The city commission spent hours upon hours in meetings on annexations, rezoning of property and rewriting the city’s Land Development Code (LDC) dramatically impacting the density of the city. During public comment sessions, residents estimated the potential for 1,000 more housing units as a result of the commission’s votes and proposed revisions to the LDC. A change in the LDC on how lots are subdivided would mean an additional 200 homes in one neighborhood, a resident told commissioners.

Commissioners raise their pay by 50%

It was an early Christmas for city commissioners when they finalized in November a 50% pay increase for themselves from $12,000 to $18,000 yearly. The hike cost taxpayers another $30,000 in the 2023-24 budget. Part of the reasoning behind the hike was as an incentive for people to run for city commission seats.

Gigantic Atlantic Seafood replacement planned for the riverfront

In 2022, the previous city commission told new Atlantic Seafood leaseholder Ernie Saltmarsh that he could not exceed the footprint of the existing building at 1,200 square feet.

But six months later, under this new city commission, Saltmarsh got the green light for a seafood market/restaurant building of 3,040 square feet and two stories. The current building will be demolished in order to finish the flood wall up to the marina boat ramp.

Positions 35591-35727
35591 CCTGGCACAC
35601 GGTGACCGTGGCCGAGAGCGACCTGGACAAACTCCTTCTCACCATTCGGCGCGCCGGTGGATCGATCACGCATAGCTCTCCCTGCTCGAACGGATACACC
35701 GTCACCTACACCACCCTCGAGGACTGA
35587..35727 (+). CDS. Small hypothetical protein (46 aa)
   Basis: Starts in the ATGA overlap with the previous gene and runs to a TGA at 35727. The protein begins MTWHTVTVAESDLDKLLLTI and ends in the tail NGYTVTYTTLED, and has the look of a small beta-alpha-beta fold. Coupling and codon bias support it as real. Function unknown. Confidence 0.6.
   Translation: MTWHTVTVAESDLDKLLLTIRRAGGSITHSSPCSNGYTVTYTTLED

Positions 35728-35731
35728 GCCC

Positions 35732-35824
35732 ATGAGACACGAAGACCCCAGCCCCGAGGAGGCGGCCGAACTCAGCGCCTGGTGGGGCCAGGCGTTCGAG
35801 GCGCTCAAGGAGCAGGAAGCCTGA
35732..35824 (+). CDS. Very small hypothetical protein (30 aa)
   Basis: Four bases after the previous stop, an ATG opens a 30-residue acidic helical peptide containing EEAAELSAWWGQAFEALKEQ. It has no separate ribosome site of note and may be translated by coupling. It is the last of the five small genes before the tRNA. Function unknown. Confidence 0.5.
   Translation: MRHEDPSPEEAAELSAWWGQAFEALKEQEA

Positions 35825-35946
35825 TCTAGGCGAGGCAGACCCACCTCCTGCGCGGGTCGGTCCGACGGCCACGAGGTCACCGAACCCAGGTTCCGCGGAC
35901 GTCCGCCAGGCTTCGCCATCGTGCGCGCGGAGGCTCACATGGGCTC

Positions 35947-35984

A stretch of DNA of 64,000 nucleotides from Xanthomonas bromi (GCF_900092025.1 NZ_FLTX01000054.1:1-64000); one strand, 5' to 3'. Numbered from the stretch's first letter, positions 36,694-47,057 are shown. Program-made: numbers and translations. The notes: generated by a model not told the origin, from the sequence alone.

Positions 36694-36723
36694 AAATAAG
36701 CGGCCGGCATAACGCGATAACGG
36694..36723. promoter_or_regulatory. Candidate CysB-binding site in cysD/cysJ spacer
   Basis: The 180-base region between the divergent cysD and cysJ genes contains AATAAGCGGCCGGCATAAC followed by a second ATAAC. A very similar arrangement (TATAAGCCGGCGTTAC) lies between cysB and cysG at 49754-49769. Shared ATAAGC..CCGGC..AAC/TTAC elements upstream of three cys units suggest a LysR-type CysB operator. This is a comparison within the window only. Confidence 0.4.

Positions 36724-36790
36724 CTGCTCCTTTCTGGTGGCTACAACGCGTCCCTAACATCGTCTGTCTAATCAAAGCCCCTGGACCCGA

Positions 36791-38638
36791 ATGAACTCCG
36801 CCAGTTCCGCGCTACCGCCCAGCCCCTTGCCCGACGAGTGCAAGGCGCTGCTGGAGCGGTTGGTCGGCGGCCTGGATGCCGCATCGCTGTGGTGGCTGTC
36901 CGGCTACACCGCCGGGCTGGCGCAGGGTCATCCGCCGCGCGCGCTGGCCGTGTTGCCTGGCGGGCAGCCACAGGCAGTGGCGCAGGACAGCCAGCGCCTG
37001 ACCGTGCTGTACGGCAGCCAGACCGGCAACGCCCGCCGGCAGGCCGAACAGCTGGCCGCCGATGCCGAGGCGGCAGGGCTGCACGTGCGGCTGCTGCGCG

Five city managers in a single year

Dale Martin then Mark Foxworth then Charlie George then Ty Ross and now back to Charlie George.

This absurd revolving door began with the ambush of Martin late in February and two weeks later Martin was fired by a 3-2 vote. That brought in former police chief Foxworth as interim, who lasted only 60 days. He was succeeded by George while the city’s executive search firm vetted candidates. Reportedly when the four finalists were picked, George threw his hat in the ring, but behind the scenes, he was ultimately rejected. Then came Ty Ross who lasted nine weeks in the job. Now we’re once again with George, a very steady hand who guided the city through the budgeting process and other important initiatives.